The other mineral resources currently exploited are limestone for the production of cement, marble, clay and salt. The existence of deposits of bauxite, coal, iron ore, copper, gold, lead, zinc, silver and uranium is confirmed.
The road network now measures over 90,000 km, of which about 30,000 are asphalted: since 1986 the Saudi Arabia has been connected to Baḥrein by a road embankment costing over a billion dollars. The capacity of the main ports (Jeddah, Yanbu ‘and Ǧīzān on the Red Sea; Dammām and Ǧubayl on the east coast) has developed rapidly over the last decade, ensuring a total movement of approximately 50 million tonnes. There are about thirty airports, of which three (Jeddah, Riyāḍ and Zahrān) are international; the national airline Saudia in 1985 it carried three million passengers on international routes and 10 million on domestic ones. The railway network is limited to the Dammām-Riyāḍ and Riyāḍ-Hufūf routes (320 km long, inaugurated in 1985). New connections are planned Dammām-Ǧubayl, Riyāḍ-Jeddah and Jeddah-Mecca, while the reconstruction of the old iǧāz railway has been shelved.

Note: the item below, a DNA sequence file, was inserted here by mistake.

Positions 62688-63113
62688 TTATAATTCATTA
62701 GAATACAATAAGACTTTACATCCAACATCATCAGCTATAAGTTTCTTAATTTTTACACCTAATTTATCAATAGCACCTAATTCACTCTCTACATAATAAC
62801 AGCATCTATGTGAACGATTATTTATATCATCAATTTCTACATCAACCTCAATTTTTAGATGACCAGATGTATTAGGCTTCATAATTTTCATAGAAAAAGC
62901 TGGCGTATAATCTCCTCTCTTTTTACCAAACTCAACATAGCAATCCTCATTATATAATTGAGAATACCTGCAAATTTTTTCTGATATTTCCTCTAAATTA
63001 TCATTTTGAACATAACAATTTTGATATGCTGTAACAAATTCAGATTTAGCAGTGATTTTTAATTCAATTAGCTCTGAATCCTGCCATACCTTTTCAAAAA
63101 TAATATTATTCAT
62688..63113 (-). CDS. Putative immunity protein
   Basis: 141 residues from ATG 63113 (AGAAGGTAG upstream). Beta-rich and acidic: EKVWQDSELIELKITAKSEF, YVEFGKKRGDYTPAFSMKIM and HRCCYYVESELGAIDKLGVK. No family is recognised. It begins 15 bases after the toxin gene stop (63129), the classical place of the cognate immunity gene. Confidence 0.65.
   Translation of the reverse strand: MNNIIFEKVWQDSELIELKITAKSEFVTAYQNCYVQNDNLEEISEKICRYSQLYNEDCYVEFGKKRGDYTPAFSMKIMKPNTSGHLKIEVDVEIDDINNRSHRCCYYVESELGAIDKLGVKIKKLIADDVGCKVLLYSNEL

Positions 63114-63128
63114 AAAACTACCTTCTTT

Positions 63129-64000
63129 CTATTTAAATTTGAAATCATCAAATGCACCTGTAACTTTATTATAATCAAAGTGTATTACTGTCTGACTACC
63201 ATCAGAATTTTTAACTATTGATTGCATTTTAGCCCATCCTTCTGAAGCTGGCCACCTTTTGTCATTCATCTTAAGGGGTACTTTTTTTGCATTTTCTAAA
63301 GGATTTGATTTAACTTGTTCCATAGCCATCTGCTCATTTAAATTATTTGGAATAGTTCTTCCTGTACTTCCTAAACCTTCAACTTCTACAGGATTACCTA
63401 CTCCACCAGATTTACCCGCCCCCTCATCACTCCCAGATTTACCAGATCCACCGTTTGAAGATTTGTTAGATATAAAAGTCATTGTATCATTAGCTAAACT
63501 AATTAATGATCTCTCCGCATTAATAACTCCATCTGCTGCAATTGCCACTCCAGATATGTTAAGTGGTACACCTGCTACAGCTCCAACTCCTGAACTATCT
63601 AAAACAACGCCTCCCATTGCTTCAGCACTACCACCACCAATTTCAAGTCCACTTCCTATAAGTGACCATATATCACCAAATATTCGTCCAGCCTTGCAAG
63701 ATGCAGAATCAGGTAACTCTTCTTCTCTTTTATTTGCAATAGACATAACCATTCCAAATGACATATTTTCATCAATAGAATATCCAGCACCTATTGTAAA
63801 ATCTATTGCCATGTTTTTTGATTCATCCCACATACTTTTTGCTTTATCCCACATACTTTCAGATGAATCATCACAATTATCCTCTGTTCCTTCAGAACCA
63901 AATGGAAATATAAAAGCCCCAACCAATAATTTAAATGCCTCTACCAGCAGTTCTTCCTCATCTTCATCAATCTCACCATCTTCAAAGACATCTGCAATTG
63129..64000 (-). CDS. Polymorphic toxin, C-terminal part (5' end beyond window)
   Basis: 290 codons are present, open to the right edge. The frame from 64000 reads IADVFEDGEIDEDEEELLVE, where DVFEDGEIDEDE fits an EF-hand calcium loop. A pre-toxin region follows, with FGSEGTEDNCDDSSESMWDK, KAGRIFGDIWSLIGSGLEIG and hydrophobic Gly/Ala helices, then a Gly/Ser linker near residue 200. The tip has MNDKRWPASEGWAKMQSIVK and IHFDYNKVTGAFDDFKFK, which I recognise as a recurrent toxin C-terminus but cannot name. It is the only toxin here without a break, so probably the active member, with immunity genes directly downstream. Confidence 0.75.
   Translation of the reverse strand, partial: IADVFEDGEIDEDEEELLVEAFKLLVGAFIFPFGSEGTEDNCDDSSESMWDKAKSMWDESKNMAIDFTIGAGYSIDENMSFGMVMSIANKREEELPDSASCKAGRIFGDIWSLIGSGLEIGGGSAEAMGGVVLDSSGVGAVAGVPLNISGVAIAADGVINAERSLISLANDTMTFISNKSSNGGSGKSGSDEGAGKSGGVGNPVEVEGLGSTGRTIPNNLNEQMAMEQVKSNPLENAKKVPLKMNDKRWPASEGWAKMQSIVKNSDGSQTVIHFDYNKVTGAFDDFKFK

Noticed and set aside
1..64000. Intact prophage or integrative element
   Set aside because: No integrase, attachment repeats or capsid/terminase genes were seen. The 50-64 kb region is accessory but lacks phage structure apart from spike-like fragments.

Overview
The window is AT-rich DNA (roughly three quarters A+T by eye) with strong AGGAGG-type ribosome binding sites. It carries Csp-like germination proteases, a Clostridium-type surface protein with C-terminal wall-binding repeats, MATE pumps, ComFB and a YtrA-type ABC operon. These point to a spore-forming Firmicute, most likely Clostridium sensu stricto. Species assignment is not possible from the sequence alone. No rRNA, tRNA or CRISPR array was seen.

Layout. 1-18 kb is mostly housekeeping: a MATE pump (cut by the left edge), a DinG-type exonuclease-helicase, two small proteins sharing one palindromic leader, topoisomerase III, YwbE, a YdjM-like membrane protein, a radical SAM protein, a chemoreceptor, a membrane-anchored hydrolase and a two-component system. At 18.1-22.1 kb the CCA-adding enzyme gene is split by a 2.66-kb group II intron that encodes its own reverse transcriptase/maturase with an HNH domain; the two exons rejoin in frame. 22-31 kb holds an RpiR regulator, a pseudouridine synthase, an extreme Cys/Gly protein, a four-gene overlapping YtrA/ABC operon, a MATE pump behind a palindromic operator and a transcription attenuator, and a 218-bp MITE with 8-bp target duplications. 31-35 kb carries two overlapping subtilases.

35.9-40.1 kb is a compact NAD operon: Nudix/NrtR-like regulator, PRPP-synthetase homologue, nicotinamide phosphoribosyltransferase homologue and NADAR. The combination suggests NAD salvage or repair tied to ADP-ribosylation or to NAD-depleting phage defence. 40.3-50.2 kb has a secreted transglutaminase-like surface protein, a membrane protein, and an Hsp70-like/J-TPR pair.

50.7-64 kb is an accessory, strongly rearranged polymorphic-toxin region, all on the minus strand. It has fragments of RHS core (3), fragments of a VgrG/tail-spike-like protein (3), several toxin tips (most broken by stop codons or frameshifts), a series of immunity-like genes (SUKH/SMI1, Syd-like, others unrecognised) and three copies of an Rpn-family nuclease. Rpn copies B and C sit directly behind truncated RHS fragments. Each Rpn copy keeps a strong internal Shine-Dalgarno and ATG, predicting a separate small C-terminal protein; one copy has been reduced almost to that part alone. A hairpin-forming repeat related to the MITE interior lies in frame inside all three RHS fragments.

Exports (over 90% in hydrocarbon value) are directed above all to Japan (20% in 1988), the Netherlands (6%), the United States, France and Taiwan; imports, mainly of industrial, food and textile products, are mostly supplied by Japan (20% in 1988), the United States (20%), the former Federal Republic of Germany, France and Italy. Following the collapse of oil prices, the balance of payments was in deficit between 1982 and 1986; from 1987 until the outbreak of the war with ῾Irāq it was back in business.